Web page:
Prior to this, she was the head of the Caltech Faint Galaxy Redshift Survey team, a small group dedicated to exploring the properties of faint field galaxies to redshift 1 and beyond. This effort was her dominant research interest from about 1998 to 2002, and arose from a desire to utilize the Low Resolution Imaging Spectrograph, one of the three first light instruments now installed and working on the Keck telescope on Mauna Kea in Hawaii. Bev Oke, now retired, and Judy designed and built the spectrograph over 5 years, and she, with the help of a talented team of engineers, tuned it up to its optimum potential. Judith Cohen is also continuing to work in the area of the abundances of stars in the galactic globular clusters, the star-to-star differences of such seen among the light elements C, N, O, Na, Al and Mg, in particular.Recently she has become the leader of a small group trying to use the Palomar Transient Factory to study the Galactic halo. The initial emphasis will be on finding RR Lyrae variables (the work of postdoctoral fellow Branimir Sesar) far out in the halo.

Dr. Nai-Chang Yeh

Dr. Nai-Chang Yeh is a professor of physics at Caltech specializing in experimental condensed matter physcs. Her research focuses on the fundemental physical properties of strongly correlated electronic systems, and she is best known for her work on a variety of superconductors, magnetic materials, and superconductor/ ferromagnet heterostructures.

Dr. Yeh grew up in Taiwan and recieved her bachelor's degree from National Taiwan University. Afterward, she obtained her PhD in physics from MIT. She is a Fellow of the American Association for the Advancement of Science (2007) and the American Physical Society (2004). Her numerous awards include the Distinguished Alumni Award from the Department of Physics, National Taiwan University (2003), Fellow and Chartered Physics from the Institute of Physics, UK (2001), the Achievement Award from the Chinese-American Faculty Association, Southern California (2001), the Outstanding Young Researcher Award from the Overseas Chinese Physics Association (1998), the David and Lucile Packard Fellow for Science and Engineering (1992-1997), and a Sloan Research Fellow (1990-1992).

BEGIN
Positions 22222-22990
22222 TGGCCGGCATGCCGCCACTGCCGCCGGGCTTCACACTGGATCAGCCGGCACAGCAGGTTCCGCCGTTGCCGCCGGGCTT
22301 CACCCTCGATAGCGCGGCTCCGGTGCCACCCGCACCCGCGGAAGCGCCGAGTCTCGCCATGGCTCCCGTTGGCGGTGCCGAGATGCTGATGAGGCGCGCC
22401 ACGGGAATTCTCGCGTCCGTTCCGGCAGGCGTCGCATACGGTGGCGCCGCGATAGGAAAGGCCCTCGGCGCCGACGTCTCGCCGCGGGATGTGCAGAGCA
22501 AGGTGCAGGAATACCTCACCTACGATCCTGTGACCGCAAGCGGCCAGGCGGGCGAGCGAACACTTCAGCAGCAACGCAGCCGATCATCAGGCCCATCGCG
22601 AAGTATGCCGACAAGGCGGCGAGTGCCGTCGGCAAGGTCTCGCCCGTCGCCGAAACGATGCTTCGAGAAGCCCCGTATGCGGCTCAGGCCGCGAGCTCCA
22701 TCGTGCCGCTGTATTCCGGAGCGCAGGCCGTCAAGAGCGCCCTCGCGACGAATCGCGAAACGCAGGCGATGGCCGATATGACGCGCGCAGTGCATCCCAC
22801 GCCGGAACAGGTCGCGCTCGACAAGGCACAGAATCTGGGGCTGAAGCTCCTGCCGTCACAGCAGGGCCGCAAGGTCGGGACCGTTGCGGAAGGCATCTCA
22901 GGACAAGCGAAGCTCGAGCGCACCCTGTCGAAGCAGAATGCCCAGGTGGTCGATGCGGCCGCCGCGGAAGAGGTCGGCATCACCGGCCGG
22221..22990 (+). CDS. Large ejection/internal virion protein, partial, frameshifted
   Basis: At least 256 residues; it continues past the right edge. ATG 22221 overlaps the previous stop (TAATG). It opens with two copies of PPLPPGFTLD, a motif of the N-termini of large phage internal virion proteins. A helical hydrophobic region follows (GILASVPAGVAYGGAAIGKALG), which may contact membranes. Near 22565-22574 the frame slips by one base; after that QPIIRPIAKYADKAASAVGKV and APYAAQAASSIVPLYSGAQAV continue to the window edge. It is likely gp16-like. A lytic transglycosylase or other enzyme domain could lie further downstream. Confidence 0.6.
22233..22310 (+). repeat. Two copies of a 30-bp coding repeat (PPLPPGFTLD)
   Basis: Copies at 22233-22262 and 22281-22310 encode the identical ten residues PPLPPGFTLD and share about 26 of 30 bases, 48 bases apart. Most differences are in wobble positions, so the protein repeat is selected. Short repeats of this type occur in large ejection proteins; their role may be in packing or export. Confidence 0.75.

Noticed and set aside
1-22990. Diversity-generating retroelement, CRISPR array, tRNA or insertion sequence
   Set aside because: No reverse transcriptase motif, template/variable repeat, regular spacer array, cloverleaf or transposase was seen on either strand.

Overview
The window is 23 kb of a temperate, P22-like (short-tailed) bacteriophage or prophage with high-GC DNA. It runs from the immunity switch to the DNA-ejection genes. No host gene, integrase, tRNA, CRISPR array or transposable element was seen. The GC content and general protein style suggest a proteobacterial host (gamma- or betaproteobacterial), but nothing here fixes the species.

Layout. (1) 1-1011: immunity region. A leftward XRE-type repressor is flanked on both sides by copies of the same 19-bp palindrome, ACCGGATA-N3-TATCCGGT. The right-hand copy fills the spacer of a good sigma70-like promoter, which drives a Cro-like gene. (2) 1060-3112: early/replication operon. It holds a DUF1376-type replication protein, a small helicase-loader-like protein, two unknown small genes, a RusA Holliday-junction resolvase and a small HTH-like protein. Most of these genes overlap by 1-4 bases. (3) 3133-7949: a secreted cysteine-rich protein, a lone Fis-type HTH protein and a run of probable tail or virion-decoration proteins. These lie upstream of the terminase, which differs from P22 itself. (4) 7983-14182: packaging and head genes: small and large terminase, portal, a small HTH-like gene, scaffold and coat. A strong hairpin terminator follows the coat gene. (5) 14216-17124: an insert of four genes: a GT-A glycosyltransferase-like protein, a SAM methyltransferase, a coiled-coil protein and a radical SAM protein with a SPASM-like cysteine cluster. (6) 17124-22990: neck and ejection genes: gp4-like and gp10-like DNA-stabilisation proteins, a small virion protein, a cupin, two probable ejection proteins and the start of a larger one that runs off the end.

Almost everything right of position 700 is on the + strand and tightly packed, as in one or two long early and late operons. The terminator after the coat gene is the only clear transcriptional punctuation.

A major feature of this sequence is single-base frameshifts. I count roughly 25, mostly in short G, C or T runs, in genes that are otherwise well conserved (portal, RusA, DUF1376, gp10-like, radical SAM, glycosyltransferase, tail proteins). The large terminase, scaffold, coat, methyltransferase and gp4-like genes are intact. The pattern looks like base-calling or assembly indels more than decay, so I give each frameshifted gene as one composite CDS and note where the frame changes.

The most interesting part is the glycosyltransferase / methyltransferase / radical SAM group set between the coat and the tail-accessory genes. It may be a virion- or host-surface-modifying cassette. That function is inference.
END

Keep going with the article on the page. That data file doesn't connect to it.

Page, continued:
Dr. John Preskill

Putting Weirdness to work: Quantum Information Science

John Preskill is the Richard P. Feynman Professor of Theoretical Physics at the California Institute of Technology, and co-Director of Caltech's Institute for Quantum Information and Matter. Preskill received his Ph.D. in physics in 1980 from Harvard, joined the Harvard faculty in 1981, and moved to Caltech in 1983. Until the mid-1990s, Preskill’s research focused on elementary particles, cosmology, and gravitation; since then his research has focused primarily on quantum computation and quantum information science. A two-time recipient of the Associated Students of Caltech Teaching Award, Preskill has mentored more than 45 Ph.D. students and more than 35 postdoctoral scholars at Caltech, many of whom are now leaders in their research areas.


The PhD Movie Cast


Dr. Jorge Cham

Jorge Cham is known for his PhD Comics and directing The PhD Movie based on his comics, both of which highlight the life of an academic. He recieved his Bachelor's degree from Georgia Tech in 1997, and his PhD in mechanical engineering from Stanford, where he began working on his comics. He also spend time as an instructor and as a researcher on neural prosthetics at Caltech.




Alex Lockwood

Alex Lockwood is in her final year of her PhD in planetary science at Caltech, after receiving her Master's in 2010. She got a Bachelor's degree in physics and astronomy from the University of Maryland in 2007. In addition to research, Alex likes to run half marathons and practice yoga, while also being involved in graduate and undergraduate student life on campus. She hopes to pursue science education outreach when she graduates.


Crystal Dilworth

Crystal Dilworth completed her undergraduate degree in Biochemistry at UC San Diego in 2006, and she is currently working on her Ph.D. in Molecular Neuroscience in the lab of Henry A. Lester at Caltech. Crystal is a violinist, a former competitive Rhythmic Gymnast, a former professional modern dancer and choreographer, and an active member of the Caltech theater community. As a member of the PHD Comics team, she enjoys exploring the experiences of graduate students around the country, and the unique opportunity to communicate the amazing ideas extant in the academic world through visual media. She hopes to continue to combine her love of science and the performing arts in her future career.